Congress reached a tentative agreement Tuesday with President Donald Trump on a nearly $500 billion coronavirus relief bill that would replenish a small business rescue program, provide hospitals with another $75 billion, and implement a nationwide virus testing program to facilitate reopening the economy.
Senate Democratic Leader Chuck Schumer announced the agreement Tuesday morning and Trump tweeted his support hours later, saying he’ll sign the bill if passes both chambers.
It wasn’t clear if the GOP-held Senate can pass the legislation during an afternoon session, which would take unanimous agreement to bypass Senate rules.
“We have a deal and I think we’ll pass it today,” Schumer said. He cautioned that staff are still “dotting the I’s and crossing the T’s.”
Schumer said post-midnight talks among leaders of both parties and top Trump administration officials produced a breakthrough agreement on the package.
Trump said he supports the measure, tweeting: “I urge the Senate and House to pass the Paycheck Protection Program and Health Care Enhancement Act with additional funding.”
The president said he was open to including in a subsequent virus aid package fiscal relief for state and local government — which Democrats had wanted for the current bill — along with infrastructure projects.
Senate Majority Leader Mitch McConnell, R-Ky., has yet to publicly comment on the emerging deal, keeping his counsel until the Senate opens.
Most of the funding, more than $300 billion, would go to boost a small-business payroll loan program that ran out of money last week. An additional $75 billion would be given to hospitals, and $25 billion would be spent to boost testing for the virus, a key step in building the confidence required to reopen state economies.
Rep. Steny Hoyer, the House majority leader, told a conference call with reporters that House votes would occur Thursday. He said the House will also vote on a proposal to allow proxy voting during the pandemic, a first for Congress, which has required in-person business essentially since its founding.
The Maryland Democrat insisted that proxy voting is “no substitute” for traditional roll calls. But he also wants to go further by opening committees hearings to remote ways of doing business during the crisis.
“The House must show the American people that we continue to work hard on their behalf,” Hoyer wrote to colleagues.
House Minority Leader Kevin McCarthy, R-Calif., wrote Speaker Nancy Pelosi, D-Calif., seeking more information on plans to reopen the House, including an updated schedule, plans for annual Pentagon policy and appropriations measures, and decisions on proxy voting.
But the landmark rules change met with objections from conservative Republicans.
“I don’t support it at all,” said Rep. Clay Higgins, R-La., one of a handful of Republicans who showed up for Tuesday’s pro forma session to protest proxy votes. “Congress should be in session.”
The emerging virus aid package — originally designed by Republicans as a $250 billion stopgap to replenish the payroll subsidies for smaller businesses — has grown into the second largest of the four coronavirus response bills so far. Democratic demands have caused the measure to balloon, though Republicans support additions for hospitals and testing.
With small-business owners reeling during a coronavirus outbreak that has shuttered much economic activity, the administration has been pressing for an immediate replenishment of the paycheck protection program.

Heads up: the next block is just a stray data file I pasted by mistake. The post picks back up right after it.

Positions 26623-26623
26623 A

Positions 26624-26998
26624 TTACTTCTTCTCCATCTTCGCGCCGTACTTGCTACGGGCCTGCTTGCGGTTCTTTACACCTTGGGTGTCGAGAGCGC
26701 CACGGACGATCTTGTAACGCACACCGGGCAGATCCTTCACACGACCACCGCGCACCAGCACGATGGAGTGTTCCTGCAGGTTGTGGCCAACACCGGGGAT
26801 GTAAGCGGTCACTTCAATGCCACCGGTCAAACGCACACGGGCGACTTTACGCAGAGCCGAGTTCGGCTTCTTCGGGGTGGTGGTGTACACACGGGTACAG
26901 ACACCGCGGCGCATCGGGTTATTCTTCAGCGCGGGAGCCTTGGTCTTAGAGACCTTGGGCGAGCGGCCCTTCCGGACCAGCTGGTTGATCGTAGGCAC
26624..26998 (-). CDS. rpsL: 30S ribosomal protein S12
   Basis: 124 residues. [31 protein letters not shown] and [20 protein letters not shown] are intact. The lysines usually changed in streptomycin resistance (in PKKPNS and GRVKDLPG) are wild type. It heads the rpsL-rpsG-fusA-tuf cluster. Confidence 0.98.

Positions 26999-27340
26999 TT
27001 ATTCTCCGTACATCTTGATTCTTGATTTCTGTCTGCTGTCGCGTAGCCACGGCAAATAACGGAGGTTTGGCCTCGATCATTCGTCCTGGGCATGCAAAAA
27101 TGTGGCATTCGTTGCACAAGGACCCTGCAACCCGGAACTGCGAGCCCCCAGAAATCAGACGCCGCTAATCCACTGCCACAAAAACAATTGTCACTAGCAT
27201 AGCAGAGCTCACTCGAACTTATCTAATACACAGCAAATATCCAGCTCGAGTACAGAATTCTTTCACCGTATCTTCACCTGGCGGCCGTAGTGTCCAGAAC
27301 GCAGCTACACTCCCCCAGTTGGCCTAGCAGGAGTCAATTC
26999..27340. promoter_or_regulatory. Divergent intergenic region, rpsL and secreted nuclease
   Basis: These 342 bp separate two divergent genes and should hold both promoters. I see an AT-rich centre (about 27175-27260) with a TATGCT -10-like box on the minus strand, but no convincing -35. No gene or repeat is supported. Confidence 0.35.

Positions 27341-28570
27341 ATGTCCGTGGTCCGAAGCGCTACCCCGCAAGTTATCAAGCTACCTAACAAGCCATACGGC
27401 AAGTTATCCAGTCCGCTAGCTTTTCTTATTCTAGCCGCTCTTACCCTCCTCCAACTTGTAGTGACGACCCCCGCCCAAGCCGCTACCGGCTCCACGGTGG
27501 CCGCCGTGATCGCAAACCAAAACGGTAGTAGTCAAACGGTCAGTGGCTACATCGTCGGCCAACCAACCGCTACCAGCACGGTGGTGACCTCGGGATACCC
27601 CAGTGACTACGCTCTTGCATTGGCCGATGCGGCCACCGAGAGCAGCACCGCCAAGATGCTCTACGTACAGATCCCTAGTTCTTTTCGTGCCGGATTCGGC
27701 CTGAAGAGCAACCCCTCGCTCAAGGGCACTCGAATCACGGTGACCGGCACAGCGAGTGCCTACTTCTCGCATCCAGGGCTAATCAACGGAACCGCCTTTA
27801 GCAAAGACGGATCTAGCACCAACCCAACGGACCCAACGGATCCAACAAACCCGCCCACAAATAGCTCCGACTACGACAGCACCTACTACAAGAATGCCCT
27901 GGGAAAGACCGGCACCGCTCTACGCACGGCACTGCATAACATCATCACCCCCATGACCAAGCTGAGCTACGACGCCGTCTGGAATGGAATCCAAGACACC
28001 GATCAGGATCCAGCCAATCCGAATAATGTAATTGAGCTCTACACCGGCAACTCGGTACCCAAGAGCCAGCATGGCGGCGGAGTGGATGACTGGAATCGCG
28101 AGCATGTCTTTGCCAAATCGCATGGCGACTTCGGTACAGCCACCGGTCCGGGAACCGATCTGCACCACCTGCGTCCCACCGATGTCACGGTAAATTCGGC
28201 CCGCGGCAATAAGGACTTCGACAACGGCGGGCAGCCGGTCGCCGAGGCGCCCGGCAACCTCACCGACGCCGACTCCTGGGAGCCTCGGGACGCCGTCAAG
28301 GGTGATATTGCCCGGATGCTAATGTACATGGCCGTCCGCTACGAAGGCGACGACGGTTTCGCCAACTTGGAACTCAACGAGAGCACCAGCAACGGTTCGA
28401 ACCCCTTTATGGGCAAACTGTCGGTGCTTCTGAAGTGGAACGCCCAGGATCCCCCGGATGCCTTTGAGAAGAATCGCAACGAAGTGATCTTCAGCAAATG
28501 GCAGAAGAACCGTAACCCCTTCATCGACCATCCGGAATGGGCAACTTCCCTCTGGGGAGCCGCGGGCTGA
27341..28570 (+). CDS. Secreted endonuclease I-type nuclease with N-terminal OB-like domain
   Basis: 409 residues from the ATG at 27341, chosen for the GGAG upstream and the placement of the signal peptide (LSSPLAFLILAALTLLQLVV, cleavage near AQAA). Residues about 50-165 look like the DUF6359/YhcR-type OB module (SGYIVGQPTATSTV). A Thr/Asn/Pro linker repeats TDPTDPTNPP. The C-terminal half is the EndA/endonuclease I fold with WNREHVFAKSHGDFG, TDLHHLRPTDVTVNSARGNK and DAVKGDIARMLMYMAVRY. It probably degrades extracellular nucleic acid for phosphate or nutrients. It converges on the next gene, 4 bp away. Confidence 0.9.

Talks have dragged as the Democrats tacked on the health priorities and two sides have quarreled over the design of a nationwide testing regime, among other pieces.
Democrats were rebuffed in a request for another $150 billion in aid to revenue-strapped state governments, but left satisfied that the administration will help deliver such aid in the next aid bill. There’s also pressure to help cities with populations of less than 500,000 that were shut out of the massive $2 trillion relief bill that passed last month.
Schumer said Monday that he had talked to Federal Reserve Board Chairman Jerome Powell and that Powell said the Fed is working to open up the Main Street Lending program to nonprofits and municipal governments.
The emerging accord links the administration’s effort to replenish the small-business fund with Democrats’ demands for more money for hospitals and virus testing. It would provide more than $300 billion for the small-business payroll program, with $60 billion or so set aside for community lenders that seek to focus on under-banked neighborhoods and rural areas.
Another $60 billion would be available for a small-business loans and grants program delivered through an existing small business disaster aid program. Additionally, it would bring $75 billion for hospitals and $25 billion for testing, according to those involved in the talks.
The government’s Paycheck Protection Program has been swamped by companies applying for loans and reached its appropriations limit last Thursday after approving nearly 1.7 million loans. That left thousands of small businesses in limbo as they sought help. The National Federation of Independent Business, a GOP-friendly organization that advocates for small businesses in Washington, said it had surveyed their members and reported that only 1 in 5 applicants had received money so far.
Controversies have enveloped the program, with many businesses complaining that banks have favored customers with which they already do business. Some businesses that haven’t been much harmed by the pandemic have also received loans, along with a number of publicly traded corporations.